D’var Tefilah: Pesukei De-Zimra, the ultimate warm-up!

Pesukei De-Zimra are the stretching exercises of tefilot. The Rabbis felt that prior to entering into the required morning prayers, a person needed time to stretch his/her spiritual muscles before being able to reach a high enough spiritual plane to access the infinite. The first prayer in this series is Baruch Sheh-Amar. The concept is not only that God created the world, but that God created it through words. “Blessed is the one who spoke and the world was.” I like to think about that a lot.

First, speaking isn’t the most obvious way to create. As I pass our construction site, I see the building of the Chadar Ochel. Workers with heavy equipment are toiling and sweating to accomplish their work. Using words as the means of creation shows us how powerful God is. God speaks and worlds are created. Creating through words also illustrates that intellect is more important than brute force. I think that God speaking through words is a subtle rebuke of human leaders and kings who show their power through violence. Perhaps a more modern day example is the Declaration of Independence. That document, which we recently celebrated on July 4th, created more than a physical country. It created an ideal by which people should live and be governed. Words can create more than things.

Second, the power of the spoken word needs to be taken seriously. If God can create a whole world using words, then shouldn’t we be very careful how we use language? The way that we speak to each other can build someone up or tear someone down. In counselor training this past week, we discussed how verbalizing a camper’s potential can inspire that child for a lifetime. Many of us remember something a counselor said in encouragement to us that gave us the confidence to pursue our dreams. Conversely, words can be demeaning and destructive. We can hurt others so much by direct insults, speaking ill of others and using language that sparks violence.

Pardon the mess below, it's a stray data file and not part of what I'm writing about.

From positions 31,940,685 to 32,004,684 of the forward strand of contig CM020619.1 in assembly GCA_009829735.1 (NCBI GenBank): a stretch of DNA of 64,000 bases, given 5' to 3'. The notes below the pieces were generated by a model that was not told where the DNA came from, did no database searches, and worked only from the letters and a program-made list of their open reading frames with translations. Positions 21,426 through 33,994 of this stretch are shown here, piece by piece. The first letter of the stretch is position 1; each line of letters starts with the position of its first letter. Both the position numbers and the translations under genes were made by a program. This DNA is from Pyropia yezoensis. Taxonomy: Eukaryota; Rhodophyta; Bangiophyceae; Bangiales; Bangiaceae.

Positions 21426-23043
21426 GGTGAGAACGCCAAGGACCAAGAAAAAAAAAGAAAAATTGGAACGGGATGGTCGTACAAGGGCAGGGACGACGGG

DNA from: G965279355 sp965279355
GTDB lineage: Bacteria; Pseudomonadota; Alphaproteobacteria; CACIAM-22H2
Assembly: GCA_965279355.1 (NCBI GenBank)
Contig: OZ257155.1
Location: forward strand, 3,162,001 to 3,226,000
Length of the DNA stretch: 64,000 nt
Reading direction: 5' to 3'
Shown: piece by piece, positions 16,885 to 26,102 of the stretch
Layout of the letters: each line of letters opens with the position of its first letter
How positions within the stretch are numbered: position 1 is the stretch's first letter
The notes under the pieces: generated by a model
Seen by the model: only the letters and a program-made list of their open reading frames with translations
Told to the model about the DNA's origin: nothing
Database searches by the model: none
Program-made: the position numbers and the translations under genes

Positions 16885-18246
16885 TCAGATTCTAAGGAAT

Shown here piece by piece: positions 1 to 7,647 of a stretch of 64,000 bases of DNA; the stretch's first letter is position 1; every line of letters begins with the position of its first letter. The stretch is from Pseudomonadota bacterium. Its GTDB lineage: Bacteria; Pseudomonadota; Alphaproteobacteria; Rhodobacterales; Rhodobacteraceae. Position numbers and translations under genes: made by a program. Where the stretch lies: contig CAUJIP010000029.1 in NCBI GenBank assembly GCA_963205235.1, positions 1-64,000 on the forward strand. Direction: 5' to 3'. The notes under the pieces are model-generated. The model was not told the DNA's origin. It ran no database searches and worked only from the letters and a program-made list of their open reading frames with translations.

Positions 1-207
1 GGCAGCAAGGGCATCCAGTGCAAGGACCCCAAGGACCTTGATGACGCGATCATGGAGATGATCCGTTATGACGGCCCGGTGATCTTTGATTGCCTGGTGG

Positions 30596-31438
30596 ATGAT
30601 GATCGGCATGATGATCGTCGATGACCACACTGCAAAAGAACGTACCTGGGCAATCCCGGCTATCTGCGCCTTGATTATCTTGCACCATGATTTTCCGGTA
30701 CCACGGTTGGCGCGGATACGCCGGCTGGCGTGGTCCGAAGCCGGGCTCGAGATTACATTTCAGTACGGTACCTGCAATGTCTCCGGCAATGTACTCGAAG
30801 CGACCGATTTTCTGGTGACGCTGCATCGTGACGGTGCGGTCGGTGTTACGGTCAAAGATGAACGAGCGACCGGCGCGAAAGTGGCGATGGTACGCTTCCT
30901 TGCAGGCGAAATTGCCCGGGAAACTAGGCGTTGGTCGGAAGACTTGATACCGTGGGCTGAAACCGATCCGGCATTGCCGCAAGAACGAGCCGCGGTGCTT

When praying, I like starting Pesukei De-Zimra with Baruch Sheh-Amar because it reminds me that words are important. In that moment, it helps me realize the words of prayer I’m about to say have meaning. It also helps me center myself and think about how I am going to use words constructively all day to have a positive influence on others.

Wishing you all two of my favorite words: Shabbat Shalom!

Categories: Director, Dvar Torah